Since 2013, Beyoncé has blessed stans, young and old, with captivating visuals that unfold her musical storylines. In her most recent work, Lemonade, Beyoncé paid homage to her New Orleans roots by filming the project in the city’s famously known streets, plantations, and historic Fort Macomb. Largely known as the setting for True Detective, Fort Macomb was initially built in 1815 but was named Fort Wood. The named later changed to recognize Alexander Macomb, a War of 1812 hero. After 1812, the fort was used for stocking supplies during the Second Seminole and Mexican Wars. It’s no surprise Yoncé used the ruins of Fort Macomb as the setting of Lemonade —the location has been used to prepare for wars, protect major New Orleans’ ports and it has survived violent storms. Symbolically it is the perfect site for the singer’s rendition of Kubler-Ross’ Seven Stages Of Grief, a major theme in her latest visual album.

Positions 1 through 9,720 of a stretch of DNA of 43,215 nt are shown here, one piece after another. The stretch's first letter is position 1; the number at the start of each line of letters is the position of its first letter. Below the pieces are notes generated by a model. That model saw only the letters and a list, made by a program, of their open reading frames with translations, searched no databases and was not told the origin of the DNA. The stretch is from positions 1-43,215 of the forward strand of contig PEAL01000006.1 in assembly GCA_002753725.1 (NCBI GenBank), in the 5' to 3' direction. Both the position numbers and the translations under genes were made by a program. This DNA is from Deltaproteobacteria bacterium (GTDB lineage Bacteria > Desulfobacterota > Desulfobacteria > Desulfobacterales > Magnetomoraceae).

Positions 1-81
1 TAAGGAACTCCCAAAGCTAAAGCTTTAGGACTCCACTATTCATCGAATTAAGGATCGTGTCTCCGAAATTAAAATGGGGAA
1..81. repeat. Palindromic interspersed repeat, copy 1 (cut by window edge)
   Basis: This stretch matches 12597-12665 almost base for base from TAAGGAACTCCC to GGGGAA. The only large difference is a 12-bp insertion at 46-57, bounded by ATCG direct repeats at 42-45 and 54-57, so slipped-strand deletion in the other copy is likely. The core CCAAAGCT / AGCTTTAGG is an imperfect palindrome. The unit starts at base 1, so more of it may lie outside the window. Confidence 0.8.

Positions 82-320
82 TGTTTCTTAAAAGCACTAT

Learn three facts about the fort and how it can become the backdrop for your next Instagram photoshoot.
Fort Macomb’s Purpose
The fort guarded the waters of Chef Menteur Pass in New Orleans and protected the city from British invasion during the Battle Of New Orleans.
It Was Never Used In Battle
Although it was at the center of many wars, Fort Macomb was never used as a battleground. Instead, it functioned as a training facility where freed slaves learned artillery and lived when they weren’t on the battlefield during the Civil War.
Is It Open For Tours?
If your name is Beyoncé or you are a part of the True Detective cast, yes. Otherwise, no. The fort was decommissioned in 1871 and over the years has slowly deteriorated thanks to Hurricane Katrina and other harsh weather conditions. But there’s hope, Fort Pike, located minutes away from Fort Macomb is open for tours and is just as worthy of a Lemonade-inspired photoshoot.
Fort Pike is open to the public on Fridays between 9 a.m.- 5 p.m. According to the State of Louisiana Tourism site, the entrance fee for Fort Pike is $46 for groups of up to 10 people and $4 per person after the 10-person group.
To plan your visit to these historic forts, visit the Louisiana Department Of Culture Recreative And Tourism site.